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Pushing Back Against the Pushback: How the Nordics Tackle Online Gender Violence

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Nordic panel event at the Commission on the Status of Women (CSW67): PUSHING BACK THE PUSH-BACK
At the 67th session of the Commission on the Status of Women, UN headquarters, March 6, 2023. The theme of a high-level Nordic event, above, was pushing against the backlash on advancing women’s rights, specifically addressing online gender-based violence. The panel included Prime Minister Katrin Jakobsdottir of Iceland, center (wearing glasses). JOHN PENNEY/PASSBLUE

Nordic countries may be gender progressive globally, but they quickly admit they have not figured out how to combat the wide-ranging, rampant instances of gender-based violence online. They roundly acknowledge that the problem stems from what happens in the “real world.”

“We all know that the world as we know it was designed by men for men” — including the Internet and politics, said Katrin Jakobsdottir, the prime minister of Iceland, at an event held on the opening day of the 67th session of the Commission on the Status of Women, the United Nations’ annual conference on women’s rights, running March 6 to 17.

The theme for the Nordic-led discussion, “Pushing against the pushback” — advancing gender equality, the rights of women and girls and LGBTQI people — neatly falls under the theme of this year’s gathering: using innovation and technology to promote gender equality.

As UN Secretary-General António Guterres said in his remarks on the opening day, “We cannot let the Silicon Valleys of our world become Death Valley for women’s rights.” He noted that the UN’s first report on technology, innovation, education and gender equality recommends, among other steps, “gender-responsive education and skills training; algorithms that align with human rights and gender equality; and investment in bridging the digital gender divide.”

“More than ever, we need collective action by governments, civil society, the private sector, and the technology community,” Guterres added, saying that the UN is working to promote a code of conduct “for information integrity on digital platforms.” The goal is “to reduce harm and increase accountability while defending the right to freedom of expression.”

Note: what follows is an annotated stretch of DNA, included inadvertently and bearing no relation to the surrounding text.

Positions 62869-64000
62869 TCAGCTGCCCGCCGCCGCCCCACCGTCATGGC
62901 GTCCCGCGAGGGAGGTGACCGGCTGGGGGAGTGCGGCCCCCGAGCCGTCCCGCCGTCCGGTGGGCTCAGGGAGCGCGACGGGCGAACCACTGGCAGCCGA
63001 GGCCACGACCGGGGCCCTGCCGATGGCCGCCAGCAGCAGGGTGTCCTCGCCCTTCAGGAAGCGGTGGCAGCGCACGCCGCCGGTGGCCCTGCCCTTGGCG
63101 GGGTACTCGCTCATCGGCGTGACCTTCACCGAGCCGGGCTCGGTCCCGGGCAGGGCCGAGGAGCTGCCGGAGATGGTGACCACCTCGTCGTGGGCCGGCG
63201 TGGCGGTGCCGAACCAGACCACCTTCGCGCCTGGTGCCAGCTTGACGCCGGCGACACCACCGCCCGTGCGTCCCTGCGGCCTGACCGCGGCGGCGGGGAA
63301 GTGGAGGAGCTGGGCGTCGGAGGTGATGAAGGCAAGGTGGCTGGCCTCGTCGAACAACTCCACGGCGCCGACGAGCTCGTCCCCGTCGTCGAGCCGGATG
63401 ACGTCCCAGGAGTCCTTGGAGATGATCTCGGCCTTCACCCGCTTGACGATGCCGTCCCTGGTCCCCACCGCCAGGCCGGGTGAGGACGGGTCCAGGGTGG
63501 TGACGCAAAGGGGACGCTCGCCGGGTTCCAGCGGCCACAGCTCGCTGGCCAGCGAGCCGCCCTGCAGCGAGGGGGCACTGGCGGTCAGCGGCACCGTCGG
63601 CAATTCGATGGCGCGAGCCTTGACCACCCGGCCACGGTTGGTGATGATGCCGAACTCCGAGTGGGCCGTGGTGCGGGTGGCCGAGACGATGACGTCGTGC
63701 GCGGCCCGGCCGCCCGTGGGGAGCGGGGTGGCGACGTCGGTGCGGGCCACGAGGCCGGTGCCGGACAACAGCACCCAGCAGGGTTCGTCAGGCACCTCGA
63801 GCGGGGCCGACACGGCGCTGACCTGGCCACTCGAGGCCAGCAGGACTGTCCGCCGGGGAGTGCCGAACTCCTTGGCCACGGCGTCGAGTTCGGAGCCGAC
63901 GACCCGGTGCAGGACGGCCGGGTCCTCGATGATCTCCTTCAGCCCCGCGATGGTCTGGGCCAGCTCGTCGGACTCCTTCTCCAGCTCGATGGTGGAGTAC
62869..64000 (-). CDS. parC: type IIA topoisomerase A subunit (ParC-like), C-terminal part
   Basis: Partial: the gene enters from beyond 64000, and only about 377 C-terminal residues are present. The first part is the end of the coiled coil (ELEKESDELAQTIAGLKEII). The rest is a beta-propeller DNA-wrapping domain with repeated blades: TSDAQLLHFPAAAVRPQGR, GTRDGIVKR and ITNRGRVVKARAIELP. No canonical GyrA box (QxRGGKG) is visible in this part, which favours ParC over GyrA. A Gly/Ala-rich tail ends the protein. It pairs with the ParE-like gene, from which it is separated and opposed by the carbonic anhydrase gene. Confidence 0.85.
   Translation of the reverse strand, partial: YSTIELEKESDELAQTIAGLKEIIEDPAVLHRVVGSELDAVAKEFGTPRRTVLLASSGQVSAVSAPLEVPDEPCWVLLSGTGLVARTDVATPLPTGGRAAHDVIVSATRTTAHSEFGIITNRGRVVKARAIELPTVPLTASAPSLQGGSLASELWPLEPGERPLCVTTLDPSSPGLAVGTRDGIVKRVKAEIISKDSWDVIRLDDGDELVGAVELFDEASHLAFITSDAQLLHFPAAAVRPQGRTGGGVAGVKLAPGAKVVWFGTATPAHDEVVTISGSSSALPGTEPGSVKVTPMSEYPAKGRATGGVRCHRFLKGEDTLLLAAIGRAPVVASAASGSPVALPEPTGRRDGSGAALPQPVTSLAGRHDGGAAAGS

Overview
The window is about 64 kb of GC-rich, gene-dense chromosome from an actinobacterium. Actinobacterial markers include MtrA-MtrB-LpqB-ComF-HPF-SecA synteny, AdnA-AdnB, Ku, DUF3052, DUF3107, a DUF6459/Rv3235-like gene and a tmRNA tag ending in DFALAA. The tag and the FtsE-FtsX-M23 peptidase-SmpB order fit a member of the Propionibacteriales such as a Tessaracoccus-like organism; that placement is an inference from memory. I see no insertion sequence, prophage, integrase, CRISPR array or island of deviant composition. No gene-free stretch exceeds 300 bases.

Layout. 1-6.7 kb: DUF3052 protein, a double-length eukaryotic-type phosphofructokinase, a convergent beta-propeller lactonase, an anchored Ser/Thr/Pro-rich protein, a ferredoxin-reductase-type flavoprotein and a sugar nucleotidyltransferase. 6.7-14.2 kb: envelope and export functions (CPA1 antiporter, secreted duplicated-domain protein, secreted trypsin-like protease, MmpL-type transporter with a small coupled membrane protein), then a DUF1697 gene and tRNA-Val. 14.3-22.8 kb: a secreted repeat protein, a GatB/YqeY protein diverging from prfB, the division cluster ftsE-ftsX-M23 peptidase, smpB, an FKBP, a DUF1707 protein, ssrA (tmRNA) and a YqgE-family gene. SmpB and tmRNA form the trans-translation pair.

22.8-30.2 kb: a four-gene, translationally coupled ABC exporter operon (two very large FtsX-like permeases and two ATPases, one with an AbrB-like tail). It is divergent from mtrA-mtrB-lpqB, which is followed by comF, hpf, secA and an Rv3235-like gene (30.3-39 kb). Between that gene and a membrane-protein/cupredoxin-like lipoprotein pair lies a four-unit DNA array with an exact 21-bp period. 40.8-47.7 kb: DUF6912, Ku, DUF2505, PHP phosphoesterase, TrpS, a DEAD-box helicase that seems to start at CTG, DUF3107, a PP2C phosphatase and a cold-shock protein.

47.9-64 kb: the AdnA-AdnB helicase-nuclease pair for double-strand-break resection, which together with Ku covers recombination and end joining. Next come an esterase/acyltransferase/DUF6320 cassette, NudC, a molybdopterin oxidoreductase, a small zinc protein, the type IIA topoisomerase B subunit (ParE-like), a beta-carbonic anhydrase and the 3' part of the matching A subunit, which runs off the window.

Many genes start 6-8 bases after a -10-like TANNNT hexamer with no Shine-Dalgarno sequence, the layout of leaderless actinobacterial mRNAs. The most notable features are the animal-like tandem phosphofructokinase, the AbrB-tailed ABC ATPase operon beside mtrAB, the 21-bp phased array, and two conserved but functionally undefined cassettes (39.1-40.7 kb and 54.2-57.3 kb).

The Nordic forum featured not only Iceland’s head of government but also government ministers who oversee gender equality in Denmark, Norway, Sweden and Finland, respectively; the relevant ministers from the Faroe Islands and Greenland were also panelists. The moderator, Maria Bjarnadottir, director of Internet safety for the Icelandic National Commissioner for Police, kept the session brisk and efficient, asking the “politicians” on the panel to avoid being boring. They followed that advice by keeping their remarks brief and laced with honesty and humor.

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Here are highlights of what they said about violence against women and girls online (and offline), basing their remarks on the “road map” established last fall by the Nordic Council of Ministers for Gender Equality and LGBT. The declaration draws attention to the regression of gender equality in the Nordic region and across the globe, especially women’s rights to sexual and reproductive health, such as abortion. Legislation remains utmost in protecting women’s rights, the panelists repeatedly said, but each speaker brought national color to the refrain.

The road map’s goal is to “amplify the Nordic voice” for “universal human rights and gender equality” through alliances, collaborations and advocacy among themselves, focusing on health, violence and antidiscrimation.

The comments have been edited and condensed.

Bjarnadottir: What is your political and personal approach to the forum’s theme of pushback?

Jakobsdottir, prime minister, Iceland: The Nordics have worked for decades together to advance gender equality and recently added LGBT rights to the agenda. The road map reflects that one aspect of growing resistance to human rights is happening digitally. New technology gives us “profound opportunities” for all genders, Jakobsdottir said, but artificial technology, or AI, and technology in general are “designed by men” and built on “data by men.” The most important way to counter “pushback and backlash” to gender equality is “speak out very clearly against hate speech and violence. . . .”

Paulina Brandberg, minister for gender equality, Sweden: The political measures have not kept up with “technological development.” The Internet is used more as a tool than as a “place”– where offenses against women and crimes against women occur. “Women’s bodies have been up for grabs with no consequences.” Her ambition: to find a new strategy for addressing gender-based violence “in line with technical developments.”

Gry Haugsbakken, state secretary, Ministry of Culture and Equality, Norway: The tools of social media and the Internet have the “possibility for more equality and for women to speak their voices,” but they have also become more an arena where “women and girls avoid it [not] to be harassed.” From Norway’s viewpoint, “We should do what we can when we can, by talking to the big tech companies” to make the platforms an “equal, accessible area for women as much as for men.”